Ursinus would appeal to the datum of the Son’s eternal generation throughout his lectures, e.g., in his defense of the deity of the Son under Heidelberg Catechism 33. In response to those who, by confusing the creature with the Creator, denied the Son’s eternal deity. The objection says: “Whatever has a beginning is not eternal. The Son has a beginning. Therefore he is not that eternal Jehovah, who is the Father.”

Ursinus responded, “He is not eternal who has a beginning of essence and of time. But the Son is not said to have a beginning of essence and of time but only of person and order. For he has one and eternal essence with the Father, not of time, but by eternal generation.”[11] One finds the same sorts of arguments in early Reformed orthodox theologians such as Thomas Cartwright (1535–1603),[12]  Franciscus Junius (1545–1602),[13] and William Perkins (1558–1602).[14]

The covenantal connection

Reformed covenant theology inherited its most basic structures from the Patristic reaction to the Gnostics and the Marcionites. Barnabas (c. AD 120), Justin (c. AD 150), and Irenaeus (c. AD 170) all made substantially identical arguments in favor of the unity of salvation between the Old and New Testaments. By 1524 Huldrych Zwingli (1484–1531) was employing similar and even more explicit arguments in favor of the unity of the covenant of grace against the Anabaptists, in whom he discerned a similar atomizing tendency. His successor as Antistes in Zürich, Heinrich Bullinger (1504–75), in his 1534 treatise, On the Testament or Covenant of God elaborated on Zwingli’s arguments for the unity of the covenant of grace against the Anabaptists.[15] In the work of Ursinus and Olevianus, however, Reformed covenant theology reached a turning point. Arguably, Ursinus was the first to use explicitly the language of the covenant of nature (foedus naturale), in his 1562 Summa theologiae (Q. 36). The covenant of nature would shortly come to be known as the covenant of works.[16]

As Ursinus mainly worked out his covenant theology in the context of his lectures on the Heidelberg Catechism, Olevianus developed his covenant theology mainly in the context of his three commentaries on the Apostles’ Creed, Firm Foundation (1567), the Exposition of the Apostles’ Creed (1576), and On the Substance of the Covenant of Grace Between God and the Elect (1585).[17]

Olevianus was born in the ancient imperial city of Trier, which distinction he shares with Ambrose and Karl Marx.[18] The Reformation had not made many inroads into Trier by 1536 so he was catechized in Romanism but received a  good Latin education before going off to university in Paris and Orléans, the latter a hotbed of Protestant sympathies, where he joined the underground Reformed “churches under the cross.” He took his Juris Doctor at the Université de Bourges in 1557 and returned home to practice law but left Trier after 8 months to pursue theological studies in Geneva and later Zürich. In the former he studied with Calvin and Theodore Beza (1519–1605). In the latter he studied with Peter Martyr Vermigli (1499–1562) and Bullinger. From Zürich he returned to Geneva where Guillaume Farel (1489–1565) urged him, as he had earlier urged Calvin, to cut short his studies and pursue the Reformation of Trier. That he did unsuccessfully but his efforts did not go unnoticed (nor had his friendship with Frederick III’s second son Herman gone unnoticed) and when his attempt to bring the Reformed reformation to Trier landed him in jail, Frederick III bailed him out and  gave him a position in Heidelberg.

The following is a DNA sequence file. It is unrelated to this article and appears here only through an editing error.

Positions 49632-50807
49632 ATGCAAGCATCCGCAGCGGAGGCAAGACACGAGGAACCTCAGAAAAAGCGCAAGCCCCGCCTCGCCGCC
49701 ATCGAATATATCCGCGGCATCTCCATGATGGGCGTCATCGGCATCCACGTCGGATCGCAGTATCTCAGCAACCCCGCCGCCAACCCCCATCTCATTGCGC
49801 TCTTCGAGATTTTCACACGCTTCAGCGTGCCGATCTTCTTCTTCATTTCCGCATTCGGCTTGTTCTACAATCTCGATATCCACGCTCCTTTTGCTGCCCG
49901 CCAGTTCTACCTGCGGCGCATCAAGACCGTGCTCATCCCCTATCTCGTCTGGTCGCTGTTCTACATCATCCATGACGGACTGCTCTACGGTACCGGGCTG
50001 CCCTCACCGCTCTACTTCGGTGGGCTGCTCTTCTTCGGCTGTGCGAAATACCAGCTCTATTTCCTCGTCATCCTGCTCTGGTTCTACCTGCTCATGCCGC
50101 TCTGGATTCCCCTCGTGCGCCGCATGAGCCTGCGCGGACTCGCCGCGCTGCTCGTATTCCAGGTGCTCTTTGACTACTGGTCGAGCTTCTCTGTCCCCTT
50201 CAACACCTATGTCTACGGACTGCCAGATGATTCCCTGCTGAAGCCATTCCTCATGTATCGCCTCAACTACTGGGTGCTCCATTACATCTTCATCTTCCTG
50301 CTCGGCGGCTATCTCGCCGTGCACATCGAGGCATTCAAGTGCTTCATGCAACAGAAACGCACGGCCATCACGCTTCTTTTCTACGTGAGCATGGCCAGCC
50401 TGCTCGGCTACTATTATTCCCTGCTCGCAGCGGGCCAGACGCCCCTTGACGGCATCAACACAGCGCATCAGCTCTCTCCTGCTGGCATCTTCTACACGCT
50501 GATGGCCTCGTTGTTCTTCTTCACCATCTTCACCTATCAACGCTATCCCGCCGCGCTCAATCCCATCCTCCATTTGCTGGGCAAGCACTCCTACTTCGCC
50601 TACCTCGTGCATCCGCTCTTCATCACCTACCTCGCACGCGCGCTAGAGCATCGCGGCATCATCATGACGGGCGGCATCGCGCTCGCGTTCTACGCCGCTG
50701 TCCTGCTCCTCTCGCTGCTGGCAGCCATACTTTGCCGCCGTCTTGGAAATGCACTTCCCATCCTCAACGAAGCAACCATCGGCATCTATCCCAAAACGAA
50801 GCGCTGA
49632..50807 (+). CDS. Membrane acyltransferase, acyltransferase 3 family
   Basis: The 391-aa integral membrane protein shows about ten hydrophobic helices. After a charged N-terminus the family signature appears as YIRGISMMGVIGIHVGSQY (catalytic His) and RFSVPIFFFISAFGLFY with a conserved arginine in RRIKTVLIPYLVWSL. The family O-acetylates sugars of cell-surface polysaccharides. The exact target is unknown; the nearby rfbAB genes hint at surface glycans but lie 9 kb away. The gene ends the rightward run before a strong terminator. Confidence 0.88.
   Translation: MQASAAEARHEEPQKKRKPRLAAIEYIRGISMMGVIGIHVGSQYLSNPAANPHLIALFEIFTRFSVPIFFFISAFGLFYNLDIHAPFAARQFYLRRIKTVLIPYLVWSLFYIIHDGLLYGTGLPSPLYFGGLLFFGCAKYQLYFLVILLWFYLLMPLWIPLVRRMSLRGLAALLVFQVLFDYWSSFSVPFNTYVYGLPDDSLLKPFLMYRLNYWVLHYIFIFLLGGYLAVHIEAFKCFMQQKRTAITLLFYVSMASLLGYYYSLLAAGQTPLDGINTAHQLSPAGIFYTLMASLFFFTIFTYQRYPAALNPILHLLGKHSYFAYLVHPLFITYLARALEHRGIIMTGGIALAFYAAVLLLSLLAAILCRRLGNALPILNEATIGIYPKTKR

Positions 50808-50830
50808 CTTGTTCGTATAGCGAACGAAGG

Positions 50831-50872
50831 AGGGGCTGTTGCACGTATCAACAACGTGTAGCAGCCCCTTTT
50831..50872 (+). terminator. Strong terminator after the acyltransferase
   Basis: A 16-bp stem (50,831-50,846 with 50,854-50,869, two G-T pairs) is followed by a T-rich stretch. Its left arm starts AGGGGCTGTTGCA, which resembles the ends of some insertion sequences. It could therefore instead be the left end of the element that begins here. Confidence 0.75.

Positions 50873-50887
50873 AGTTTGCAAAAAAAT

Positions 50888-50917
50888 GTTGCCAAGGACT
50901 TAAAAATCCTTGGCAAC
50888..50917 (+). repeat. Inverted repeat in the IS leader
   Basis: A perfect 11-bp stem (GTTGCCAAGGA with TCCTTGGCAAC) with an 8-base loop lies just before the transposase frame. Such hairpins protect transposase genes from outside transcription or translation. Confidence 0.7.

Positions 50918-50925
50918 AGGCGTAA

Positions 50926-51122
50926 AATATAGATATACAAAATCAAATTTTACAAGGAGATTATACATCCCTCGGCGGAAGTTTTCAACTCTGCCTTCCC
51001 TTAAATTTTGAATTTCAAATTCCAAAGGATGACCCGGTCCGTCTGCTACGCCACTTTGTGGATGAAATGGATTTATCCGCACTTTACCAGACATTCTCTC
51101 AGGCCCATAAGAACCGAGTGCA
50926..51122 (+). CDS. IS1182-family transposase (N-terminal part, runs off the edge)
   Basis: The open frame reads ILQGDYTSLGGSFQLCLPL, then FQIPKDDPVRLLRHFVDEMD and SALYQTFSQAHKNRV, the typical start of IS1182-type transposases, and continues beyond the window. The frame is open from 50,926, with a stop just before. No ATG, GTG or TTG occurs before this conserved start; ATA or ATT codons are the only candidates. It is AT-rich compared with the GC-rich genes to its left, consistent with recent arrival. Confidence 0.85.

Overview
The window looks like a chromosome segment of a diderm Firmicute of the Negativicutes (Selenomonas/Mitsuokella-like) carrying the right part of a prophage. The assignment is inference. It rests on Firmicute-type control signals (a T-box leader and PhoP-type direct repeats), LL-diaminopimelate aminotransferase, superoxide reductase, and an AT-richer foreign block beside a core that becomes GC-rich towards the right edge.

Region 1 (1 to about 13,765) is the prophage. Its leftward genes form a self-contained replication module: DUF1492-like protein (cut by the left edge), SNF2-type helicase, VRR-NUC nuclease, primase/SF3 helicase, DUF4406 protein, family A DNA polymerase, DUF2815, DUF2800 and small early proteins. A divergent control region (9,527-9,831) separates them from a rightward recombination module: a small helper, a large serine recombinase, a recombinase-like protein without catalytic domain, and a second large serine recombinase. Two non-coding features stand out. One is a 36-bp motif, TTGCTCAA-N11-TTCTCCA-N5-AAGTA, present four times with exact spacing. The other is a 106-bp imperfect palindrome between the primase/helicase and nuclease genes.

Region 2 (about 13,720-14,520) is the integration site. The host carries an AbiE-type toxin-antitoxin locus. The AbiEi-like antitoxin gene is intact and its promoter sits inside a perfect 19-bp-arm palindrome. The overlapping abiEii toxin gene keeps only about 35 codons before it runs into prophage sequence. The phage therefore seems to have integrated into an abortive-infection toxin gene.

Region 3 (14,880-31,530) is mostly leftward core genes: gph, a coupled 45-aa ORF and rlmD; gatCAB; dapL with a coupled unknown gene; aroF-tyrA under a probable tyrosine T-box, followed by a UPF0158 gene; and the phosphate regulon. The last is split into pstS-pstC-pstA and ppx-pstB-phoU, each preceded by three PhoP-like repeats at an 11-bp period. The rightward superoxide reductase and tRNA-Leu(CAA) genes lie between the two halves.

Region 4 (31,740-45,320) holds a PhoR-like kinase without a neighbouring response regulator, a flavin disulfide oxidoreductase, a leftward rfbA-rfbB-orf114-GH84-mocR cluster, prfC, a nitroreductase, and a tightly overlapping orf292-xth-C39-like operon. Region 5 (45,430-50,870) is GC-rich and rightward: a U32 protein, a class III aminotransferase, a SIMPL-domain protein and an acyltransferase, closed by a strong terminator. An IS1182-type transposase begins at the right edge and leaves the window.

Eternal generation is part of our Firm Foundation

His first major exposition of covenant theology was in the form of an expanded catechism published, in German, as Vester Grund (Firm Foundation) in 1567. In this work, aimed at the laity, he wrote “[Christians] forget that it is easy, not difficult, to find a firm foundation if they just take hold of the articles of our old, true, undoubted Christian faith.”[19] Published in the wake of the final edition of the Heidelberg Catechism, Firm Foundation echoes the catechism and serves as a commentary on large sections of it. The articles to which he referred were, those things necessary for a Christian to believe, i.e., “All that is promised us in the Gospel, which the articles of our catholic, undoubted Christian faith teach us in sum.”[20] Note that, in the Heidelberg Catechism, the articles of the Apostles’ Creed are gospel, not law, and form the middle of the catechism, which organized in three parts: law (1–11), gospel (12–85), and sanctification (86–129).

He followed the ancient Christian tradition of turning to the eternal generation of the Son in his exposition of the doctrine of the Trinity. In Q. 21 of Firm Foundation he appealed to the traditional proof texts in defense of the traditional formula, one divine being in three distinct persons, which he linked to Christian baptism. In Q. 22, as proof of the deity of the Son, he affirmed the “Son is true, essential God precisely because He is the Son of God, who from eternity was generated from the divine essence of the Father (John 1[:2], Rom. 9[:5], Heb. 1[:3]). John 17[:5]: ‘Father, glorify me with the glory which I had with you before the foundation of the world.’ See also Romans 1 and Jeremiah 33.”[21]  Under his exposition of the first article of the Creed, “I believe in God the Father…” (Q. 27), he explained that we call God Father for two reasons, first “in view of His Son Christ, who is the eternal, essential wisdom of the Father, who was begotten of Him from eternity (Prov. 8[:23]), and who after taking upon Himself a human nature, was revealed as the Son of God (Rom. 1[:4]; Luke 1[:35]).”[22]